Marjorie Barrick Museum

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Ansel Adams: Distance and Detail

Ansel Adams: Distance and Detail
Photographs from the Bank of America Collection

January 3 – March 5, 2011

Ansel Adams (1902-1984), photographer, environmentalist, and social activist is recognized as one of America's foremost photographers. His life's work established photography as a truly legitimate art form, inspiring new ways of seeing and communicating. His long career represents a prolific and rich contribution to American art including many hundreds of images that continue to profoundly influence the practice of the art of photography to this day. Adams' view of America, produced in over half a century of imagery, invites us to reexamine our visible world from the most intimate details in nature to the broadest of landscapes. His large encompassing landscapes, for which he is best known, are inspired by the archetypal nineteenth-century idealized panorama, which was a typical genre in early painted and photographic depictions of the American West. Adams was influenced by these examples, but he was also an experimenter and a Modernist, and along with his fellow California photographers, developed a straight and highly formal, sometimes even abstract, approach to his subjects. His close-up, intense studies of isolated natural objects that capture nature's most intimate details were often made on the same day as his more famous dramatic vistas.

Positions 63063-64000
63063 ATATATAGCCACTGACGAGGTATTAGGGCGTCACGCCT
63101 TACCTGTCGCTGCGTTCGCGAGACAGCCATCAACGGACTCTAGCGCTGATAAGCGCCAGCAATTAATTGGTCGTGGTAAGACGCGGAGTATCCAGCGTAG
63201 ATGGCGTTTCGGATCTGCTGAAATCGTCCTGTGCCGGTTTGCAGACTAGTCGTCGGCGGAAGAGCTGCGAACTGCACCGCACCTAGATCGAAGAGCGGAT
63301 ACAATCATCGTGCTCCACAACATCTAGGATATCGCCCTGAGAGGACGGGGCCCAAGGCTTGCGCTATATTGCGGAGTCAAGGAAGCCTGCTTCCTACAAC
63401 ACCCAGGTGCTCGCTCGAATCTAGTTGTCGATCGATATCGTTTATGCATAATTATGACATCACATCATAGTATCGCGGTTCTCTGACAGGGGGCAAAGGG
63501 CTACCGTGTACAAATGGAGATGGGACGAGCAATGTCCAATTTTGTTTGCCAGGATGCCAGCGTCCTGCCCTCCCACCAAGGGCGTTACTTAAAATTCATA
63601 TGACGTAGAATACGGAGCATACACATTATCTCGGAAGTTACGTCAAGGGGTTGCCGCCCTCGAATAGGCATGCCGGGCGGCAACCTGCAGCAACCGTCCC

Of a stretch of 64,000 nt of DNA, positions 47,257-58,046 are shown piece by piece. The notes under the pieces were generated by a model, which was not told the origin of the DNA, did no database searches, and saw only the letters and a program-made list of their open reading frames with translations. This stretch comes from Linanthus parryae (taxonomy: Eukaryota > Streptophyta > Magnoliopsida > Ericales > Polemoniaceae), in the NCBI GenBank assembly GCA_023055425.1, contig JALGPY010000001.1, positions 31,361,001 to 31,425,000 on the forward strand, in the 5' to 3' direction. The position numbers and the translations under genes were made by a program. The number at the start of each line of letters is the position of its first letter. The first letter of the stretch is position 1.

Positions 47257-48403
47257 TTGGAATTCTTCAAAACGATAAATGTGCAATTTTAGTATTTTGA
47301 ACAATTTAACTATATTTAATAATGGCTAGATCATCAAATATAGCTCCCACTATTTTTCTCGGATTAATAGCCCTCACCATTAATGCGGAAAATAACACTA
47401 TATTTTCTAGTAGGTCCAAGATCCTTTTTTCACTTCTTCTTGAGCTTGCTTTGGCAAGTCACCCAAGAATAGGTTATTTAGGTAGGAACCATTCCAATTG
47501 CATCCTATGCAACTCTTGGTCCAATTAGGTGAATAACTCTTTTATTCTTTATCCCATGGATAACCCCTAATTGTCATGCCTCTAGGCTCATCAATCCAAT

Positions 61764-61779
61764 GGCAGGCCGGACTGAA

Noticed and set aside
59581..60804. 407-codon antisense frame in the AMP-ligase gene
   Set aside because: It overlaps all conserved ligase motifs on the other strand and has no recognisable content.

Ansel Adams, Distance and Detail, culled from the Bank of America Collection, offers an opportunity to view thirty of Adams’ works including pieces as well known as Moonrise over Hernandez alongside his lesser known studies of architectural subjects such as the Spanish Catholic Missions in Arizona. Together with prints ranging in size from an intimate 4 x 5 inch photograph of Tenaya Lake to the 51 x 39 inch mural print, Aspens, the viewer can observe Adams’ careful attention to clarity and detail across an array of subject matter. These photographs, made between 1931 and 1976, provide an in -depth look at the work of one of America’s best known Modernists and folk heroes.

This exhibition is provided by Bank of America Art in our CommunitiesTM program. As one of the world's largest financial institutions and a major supporter of arts and culture, Bank of America has a vested interest and plays a meaningful role in the international dialogue on cultural understanding.

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